On September 22, 1982, HSI obtained an additional $ 1 million loan from Manufacturers. This loan was secured by a note and mortgage that was merged with Manufacturers' first mortgage. Subsequently, SEDCO lent an additional $ 3.5 million to Ho-Syr and SIDA, which was secured by a new second mortgage and note. In yet another transaction, Security agreed to lend SIDA and HSI an additional $ 5 million on December 15, 1983. The loan was secured by a note, an assignment of leases and rents, and a mortgage junior to the first mortgage held by Manufacturers. SEDCO subordinated its second mortgage to the mortgage held by Security, thus making SEDCO's mortgage a third mortgage. The entire $ 5 million loan from Security was personally guaranteed by Murphy. Subsequently, Security's loan and its security were conveyed to an individual named Howard Curd, who later conveyed the loan and security to the Apple Bank for Savings ("Apple"). Apple currently retains the loan and security. This series of transactions representing the financial package for refurbishing the Hotels was rounded out by an agreement between SIDA, HSI, and the City which provided for periodic payments in lieu of taxes ("PILOTs"), that compensated the City for real estate tax revenues that it lost by virtue of SIDA's holding paper title to the Hotels. The entire loan package exceeded $ 21 million.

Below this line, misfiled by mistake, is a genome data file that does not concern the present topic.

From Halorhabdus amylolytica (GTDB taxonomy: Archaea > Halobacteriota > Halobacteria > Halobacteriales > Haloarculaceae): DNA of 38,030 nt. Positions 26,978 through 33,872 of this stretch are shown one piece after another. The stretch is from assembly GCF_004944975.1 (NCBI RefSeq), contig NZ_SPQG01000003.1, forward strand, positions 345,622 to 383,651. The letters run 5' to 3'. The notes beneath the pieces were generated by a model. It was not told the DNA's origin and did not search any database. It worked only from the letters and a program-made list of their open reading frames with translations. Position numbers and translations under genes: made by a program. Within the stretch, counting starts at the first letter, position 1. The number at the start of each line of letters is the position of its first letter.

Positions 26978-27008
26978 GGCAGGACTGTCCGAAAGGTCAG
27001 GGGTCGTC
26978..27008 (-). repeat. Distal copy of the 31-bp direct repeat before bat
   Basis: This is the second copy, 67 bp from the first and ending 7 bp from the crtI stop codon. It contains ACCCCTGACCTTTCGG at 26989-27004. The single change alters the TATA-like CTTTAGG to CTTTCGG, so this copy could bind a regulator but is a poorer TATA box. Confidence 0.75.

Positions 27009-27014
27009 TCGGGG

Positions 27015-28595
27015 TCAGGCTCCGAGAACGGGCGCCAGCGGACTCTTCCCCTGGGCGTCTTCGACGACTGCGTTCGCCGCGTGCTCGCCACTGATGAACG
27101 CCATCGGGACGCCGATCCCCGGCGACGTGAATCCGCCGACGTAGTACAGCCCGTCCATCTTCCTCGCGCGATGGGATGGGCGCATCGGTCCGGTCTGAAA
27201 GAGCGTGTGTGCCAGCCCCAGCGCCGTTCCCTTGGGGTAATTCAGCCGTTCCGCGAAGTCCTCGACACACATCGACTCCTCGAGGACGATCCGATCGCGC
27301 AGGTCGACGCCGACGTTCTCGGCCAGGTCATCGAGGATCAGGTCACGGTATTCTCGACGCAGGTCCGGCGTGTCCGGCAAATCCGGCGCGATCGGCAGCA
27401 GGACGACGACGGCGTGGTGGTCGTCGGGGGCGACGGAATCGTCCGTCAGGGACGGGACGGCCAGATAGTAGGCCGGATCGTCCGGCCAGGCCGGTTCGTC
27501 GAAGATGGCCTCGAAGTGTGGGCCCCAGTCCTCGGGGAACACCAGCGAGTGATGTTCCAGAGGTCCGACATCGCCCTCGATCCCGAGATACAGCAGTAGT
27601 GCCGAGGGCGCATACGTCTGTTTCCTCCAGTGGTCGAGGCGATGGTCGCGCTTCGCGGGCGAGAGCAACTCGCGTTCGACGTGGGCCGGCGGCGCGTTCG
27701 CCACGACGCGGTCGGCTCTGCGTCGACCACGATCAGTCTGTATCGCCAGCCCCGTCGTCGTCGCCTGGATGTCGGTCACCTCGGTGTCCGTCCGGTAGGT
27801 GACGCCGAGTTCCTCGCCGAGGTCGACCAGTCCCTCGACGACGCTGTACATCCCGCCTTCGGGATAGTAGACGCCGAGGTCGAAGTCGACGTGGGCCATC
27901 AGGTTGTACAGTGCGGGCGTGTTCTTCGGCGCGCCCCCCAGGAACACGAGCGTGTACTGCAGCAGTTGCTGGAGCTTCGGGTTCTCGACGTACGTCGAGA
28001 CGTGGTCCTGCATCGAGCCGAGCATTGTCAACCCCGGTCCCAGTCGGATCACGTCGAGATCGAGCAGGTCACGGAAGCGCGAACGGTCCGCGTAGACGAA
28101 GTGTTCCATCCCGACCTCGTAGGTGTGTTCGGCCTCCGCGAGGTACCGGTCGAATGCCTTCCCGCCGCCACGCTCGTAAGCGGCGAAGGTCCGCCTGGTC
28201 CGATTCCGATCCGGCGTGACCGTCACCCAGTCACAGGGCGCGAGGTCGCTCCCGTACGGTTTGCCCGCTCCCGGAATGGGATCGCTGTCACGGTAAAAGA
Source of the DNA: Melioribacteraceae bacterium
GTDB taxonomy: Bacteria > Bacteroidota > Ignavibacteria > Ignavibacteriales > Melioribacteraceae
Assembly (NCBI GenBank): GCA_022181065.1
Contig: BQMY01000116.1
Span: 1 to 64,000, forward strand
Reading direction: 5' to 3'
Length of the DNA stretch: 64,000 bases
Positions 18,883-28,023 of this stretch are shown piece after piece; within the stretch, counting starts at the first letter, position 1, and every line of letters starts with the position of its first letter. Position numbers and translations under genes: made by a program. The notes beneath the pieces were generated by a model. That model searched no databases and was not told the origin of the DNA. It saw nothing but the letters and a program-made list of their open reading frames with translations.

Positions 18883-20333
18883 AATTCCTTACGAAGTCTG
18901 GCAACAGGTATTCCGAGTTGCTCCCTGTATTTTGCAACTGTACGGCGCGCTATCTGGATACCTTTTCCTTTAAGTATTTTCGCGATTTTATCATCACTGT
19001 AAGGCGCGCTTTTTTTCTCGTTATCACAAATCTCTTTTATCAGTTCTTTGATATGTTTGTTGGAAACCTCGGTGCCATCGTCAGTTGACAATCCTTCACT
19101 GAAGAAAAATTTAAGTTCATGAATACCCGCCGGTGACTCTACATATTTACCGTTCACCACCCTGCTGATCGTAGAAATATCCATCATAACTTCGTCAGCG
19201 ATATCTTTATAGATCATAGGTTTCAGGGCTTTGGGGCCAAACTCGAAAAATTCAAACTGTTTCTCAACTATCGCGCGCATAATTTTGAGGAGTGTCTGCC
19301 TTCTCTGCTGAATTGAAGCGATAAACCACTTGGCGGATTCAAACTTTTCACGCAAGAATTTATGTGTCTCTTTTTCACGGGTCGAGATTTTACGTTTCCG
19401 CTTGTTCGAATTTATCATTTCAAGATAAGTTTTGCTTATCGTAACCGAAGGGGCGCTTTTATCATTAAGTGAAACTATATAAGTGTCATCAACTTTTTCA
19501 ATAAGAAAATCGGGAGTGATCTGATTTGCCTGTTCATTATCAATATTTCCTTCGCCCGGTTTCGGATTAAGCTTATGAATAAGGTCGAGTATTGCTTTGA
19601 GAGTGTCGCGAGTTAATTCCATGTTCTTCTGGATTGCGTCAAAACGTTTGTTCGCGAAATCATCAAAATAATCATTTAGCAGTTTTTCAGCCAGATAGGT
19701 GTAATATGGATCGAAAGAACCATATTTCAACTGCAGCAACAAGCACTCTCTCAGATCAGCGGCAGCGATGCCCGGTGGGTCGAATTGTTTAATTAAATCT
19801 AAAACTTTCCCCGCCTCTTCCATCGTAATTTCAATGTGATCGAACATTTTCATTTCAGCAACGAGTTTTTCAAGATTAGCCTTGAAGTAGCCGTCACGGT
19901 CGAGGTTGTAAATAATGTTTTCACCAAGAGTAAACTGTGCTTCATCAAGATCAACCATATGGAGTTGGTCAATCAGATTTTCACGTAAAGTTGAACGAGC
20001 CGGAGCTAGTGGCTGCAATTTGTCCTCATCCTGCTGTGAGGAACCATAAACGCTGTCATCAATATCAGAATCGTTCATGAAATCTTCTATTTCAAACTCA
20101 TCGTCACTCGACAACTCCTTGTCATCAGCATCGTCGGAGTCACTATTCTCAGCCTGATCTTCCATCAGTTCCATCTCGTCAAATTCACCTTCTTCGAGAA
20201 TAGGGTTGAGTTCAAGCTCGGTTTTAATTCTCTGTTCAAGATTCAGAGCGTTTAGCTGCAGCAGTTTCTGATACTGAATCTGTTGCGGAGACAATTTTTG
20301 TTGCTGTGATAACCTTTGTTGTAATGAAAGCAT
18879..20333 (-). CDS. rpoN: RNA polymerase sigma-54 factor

By the spring of 1987, the promised redevelopment of downtown Syracuse had not yet occurred, allegedly forcing plaintiffs and their lenders to enter into a comprehensive debt refinancing. The refinancing provided new terms for the payment of arrears on the HSI's loans, and Murphy conveyed to both the Manufacturers-led consortium and the City an interest in the proceeds of any sale of the Hotels. Additionally, Murphy restated his undertaking to guarantee a portion of the Hotel's debt personally. The scheduling and amount of restructured payments were based on the Hotels' anticipated income to be generated by the City's promised downtown redevelopment efforts.